Recently, this column examined Microsoft’s and Apple’s next stabs at creating a better user interface through style. Apple is taking the high road with OS X, an interface that Steve Jobs has described as “something you’d want to lick.” Stop laughing, he’s right. Microsoft’s effort involves a somewhat bland, but potentially very useful, “home page”-style approach.
The user experience doesn’t begin and end with the software, however. In fact, most people form their first impressions of a computer system the moment their eyes fall on that enormous beige mess of 20-pound boxes and cables that take an entire desk to house.
You see, the biggest hurdle for computer newbies isn’t understanding how the computer works at all. Computers are simple. Menus and icons have been refined to the point that any person should be able to sit down at a computer and accomplish anything. The hurdle is getting the user to recognize that they are smart enough to do it.
But the big ol’ beige box stops many users dead in their tracks. There’s something about a big ugly pile of machinery that says, “You need to be trained to use me. Preferably a degree in engineering.” The most common thing I hear from users who are afraid of sitting down at their computers is, “I’m afraid I’ll break it.”
I’ve seen many of these same users overcome their fears when placed in front of more-manageable laptop computers, but the real revolution came with the Apple iMac computer. The iMac not only made headway in design for being an all-in-one unit that didn’t require cables strung all over the place, but it was the first computer that was truly fashionable—almost to a fault. It’s hard to buy computer hardware without feeling like you’re spending your money on child-friendly Fisher Price toys these days.
The iMac is really an amazing piece of hardware, though. It practically hypnotizes the user into feeling the translucent glass-like shell. If Orrin Hatch had come in Bondi Blue, he might be running against Al Gore instead of G.W. I truly believe that the design of this computer is the biggest advance in computer usability in years. One artist I know, who kept computers at arms length for years due to a phobia of all things technological, finally bought an iMac after seeing a commercial starring Jeff Goldblum. The commercial extolled the iMac’s lack of cables (this was back when Jeff Goldblum still had some nerd sex-appeal cachet, before he signed on to Jurassic Park II).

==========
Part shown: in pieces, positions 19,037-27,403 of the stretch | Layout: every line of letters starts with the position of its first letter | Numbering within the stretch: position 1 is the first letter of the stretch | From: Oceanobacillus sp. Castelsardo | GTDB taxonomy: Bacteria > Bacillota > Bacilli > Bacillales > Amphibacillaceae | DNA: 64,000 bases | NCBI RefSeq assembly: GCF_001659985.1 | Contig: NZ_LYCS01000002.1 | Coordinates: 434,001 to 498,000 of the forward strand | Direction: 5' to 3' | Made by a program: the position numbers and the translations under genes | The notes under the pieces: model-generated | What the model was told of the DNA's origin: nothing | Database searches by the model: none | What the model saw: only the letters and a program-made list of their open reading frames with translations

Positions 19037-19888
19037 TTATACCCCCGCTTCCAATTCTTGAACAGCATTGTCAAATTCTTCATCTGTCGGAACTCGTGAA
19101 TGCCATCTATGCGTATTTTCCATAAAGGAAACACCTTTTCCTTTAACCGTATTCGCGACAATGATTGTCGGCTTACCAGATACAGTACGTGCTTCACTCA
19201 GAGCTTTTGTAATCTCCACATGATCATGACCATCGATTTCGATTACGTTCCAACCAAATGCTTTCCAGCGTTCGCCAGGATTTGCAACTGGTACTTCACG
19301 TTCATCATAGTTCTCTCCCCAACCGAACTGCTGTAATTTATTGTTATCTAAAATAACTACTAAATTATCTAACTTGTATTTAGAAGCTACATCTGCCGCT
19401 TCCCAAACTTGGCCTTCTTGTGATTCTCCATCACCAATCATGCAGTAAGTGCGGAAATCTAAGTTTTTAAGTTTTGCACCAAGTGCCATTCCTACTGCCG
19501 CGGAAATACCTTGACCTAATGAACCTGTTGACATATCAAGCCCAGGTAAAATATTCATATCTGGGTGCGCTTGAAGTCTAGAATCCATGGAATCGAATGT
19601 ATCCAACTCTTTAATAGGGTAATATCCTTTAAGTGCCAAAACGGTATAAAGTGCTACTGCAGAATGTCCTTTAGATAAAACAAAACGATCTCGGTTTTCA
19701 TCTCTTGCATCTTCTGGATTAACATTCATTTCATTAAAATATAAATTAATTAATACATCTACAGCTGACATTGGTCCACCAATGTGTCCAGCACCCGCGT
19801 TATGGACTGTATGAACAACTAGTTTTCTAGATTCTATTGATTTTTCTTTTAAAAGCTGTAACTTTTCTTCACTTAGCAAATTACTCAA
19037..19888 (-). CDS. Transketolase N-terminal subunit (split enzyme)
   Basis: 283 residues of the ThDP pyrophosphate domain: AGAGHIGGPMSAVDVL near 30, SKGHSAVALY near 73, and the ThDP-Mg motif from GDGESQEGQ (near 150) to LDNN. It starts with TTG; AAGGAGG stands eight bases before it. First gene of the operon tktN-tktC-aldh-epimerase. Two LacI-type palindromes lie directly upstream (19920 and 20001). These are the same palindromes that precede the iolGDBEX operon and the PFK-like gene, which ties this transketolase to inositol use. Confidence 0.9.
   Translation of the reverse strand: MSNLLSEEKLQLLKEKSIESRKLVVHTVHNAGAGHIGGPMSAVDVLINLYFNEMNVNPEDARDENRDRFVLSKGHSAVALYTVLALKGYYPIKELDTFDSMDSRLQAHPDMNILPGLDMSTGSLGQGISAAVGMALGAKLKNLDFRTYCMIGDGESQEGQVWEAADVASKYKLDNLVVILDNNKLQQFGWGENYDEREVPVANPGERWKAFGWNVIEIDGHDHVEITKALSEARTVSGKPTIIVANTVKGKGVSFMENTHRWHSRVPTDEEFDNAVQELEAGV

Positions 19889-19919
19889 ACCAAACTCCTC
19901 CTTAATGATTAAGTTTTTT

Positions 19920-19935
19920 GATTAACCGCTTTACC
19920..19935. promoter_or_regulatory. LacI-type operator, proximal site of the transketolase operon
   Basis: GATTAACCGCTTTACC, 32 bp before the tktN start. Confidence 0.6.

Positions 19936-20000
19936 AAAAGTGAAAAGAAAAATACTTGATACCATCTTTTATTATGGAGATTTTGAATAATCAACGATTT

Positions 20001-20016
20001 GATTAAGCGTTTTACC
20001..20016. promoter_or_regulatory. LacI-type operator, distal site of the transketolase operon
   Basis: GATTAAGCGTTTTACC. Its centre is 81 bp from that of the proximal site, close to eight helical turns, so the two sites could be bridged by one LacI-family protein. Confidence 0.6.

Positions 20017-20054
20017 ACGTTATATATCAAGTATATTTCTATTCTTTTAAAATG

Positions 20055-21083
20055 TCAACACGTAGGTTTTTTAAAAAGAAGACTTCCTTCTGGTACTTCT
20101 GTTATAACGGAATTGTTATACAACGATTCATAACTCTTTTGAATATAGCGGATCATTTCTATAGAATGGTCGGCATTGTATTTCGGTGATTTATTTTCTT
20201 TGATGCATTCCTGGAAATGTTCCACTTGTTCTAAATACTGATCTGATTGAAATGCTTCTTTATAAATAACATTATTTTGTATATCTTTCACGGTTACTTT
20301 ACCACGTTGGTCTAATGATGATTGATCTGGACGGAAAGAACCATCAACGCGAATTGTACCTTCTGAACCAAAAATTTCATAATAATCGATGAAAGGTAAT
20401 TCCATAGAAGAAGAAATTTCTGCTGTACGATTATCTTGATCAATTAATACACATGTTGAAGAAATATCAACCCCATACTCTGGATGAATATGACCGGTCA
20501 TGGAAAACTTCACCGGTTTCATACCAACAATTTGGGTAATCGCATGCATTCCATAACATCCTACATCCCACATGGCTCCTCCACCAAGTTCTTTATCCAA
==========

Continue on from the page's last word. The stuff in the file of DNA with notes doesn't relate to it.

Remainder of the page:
Unfortunately, the iMac design revolution hasn’t exactly swept the computer industry at large. You might think that between a hundred competing manufacturers, many of which have far more money to spend than Apple, one of them could come up with some successful computer designs. You’d be wrong.
In late 1999, Dell and Compaq introduced their WebPC and iPaq computers. Both were very sleek and ultra-stylized. They featured crisp LCD monitors and took up less space on a desk than the iMac. Quite frankly, they made the iMac look cheap. That was sort of the problem.
What none of the manufacturers seem to understand is that the iMac was a departure for Apple on two fronts: First, it was brilliantly designed; second, it was the first affordable Macintosh computer ever. A basic iMac can be had for less than $800. The Dell WebPC and Compaq iPaq cost more than $2,000 each! As a result, both companies concluded that consumers want inexpensive, powerful computers. They couldn’t be more wrong. The users to whom these style-oriented computers should be targeted are newbies who want a reliable, accessible system on a limited budget.
IBM is taking one more shot at a design-savvy system called the NetVista, and it is by far the best-looking computer I’ve ever seen. In fact, it looks like the computer is missing. There’s a laptop-style LCD display, and all the computing components are housed in a small base that supports the screen. IBM isn’t even attempting to make it a mainstream success, however; the design will be marketed directly at the Sharper Image set. It’ll probably sell, but it won’t be a blockbuster.
The revolution will happen, but it will happen slowly. While nobody besides Apple has been able to crack the desktop-design nut, the real innovation is taking place on the mobile-computer front. The metallic purple Sony Vaio laptops look like they come from a parallel design-oriented dimension where everyone’s socks match.
Another design success on par with the iMac is the sexy, svelte Palm V “personal digital assistant.” Sexy, you say? The Claudia Schiffer-edition Palm Vx (with expanded RAM and an exclusive metallic baby-blue housing) is shipping this fall, available at www.claudiaschiffer.com. This is pretty cool, but forgive me for getting a little nervous about sex-symbol endorsements of computer hardware. When Courtney Love starts pitching her own brand of CD-Rs, I’m cashing in my RAM chips.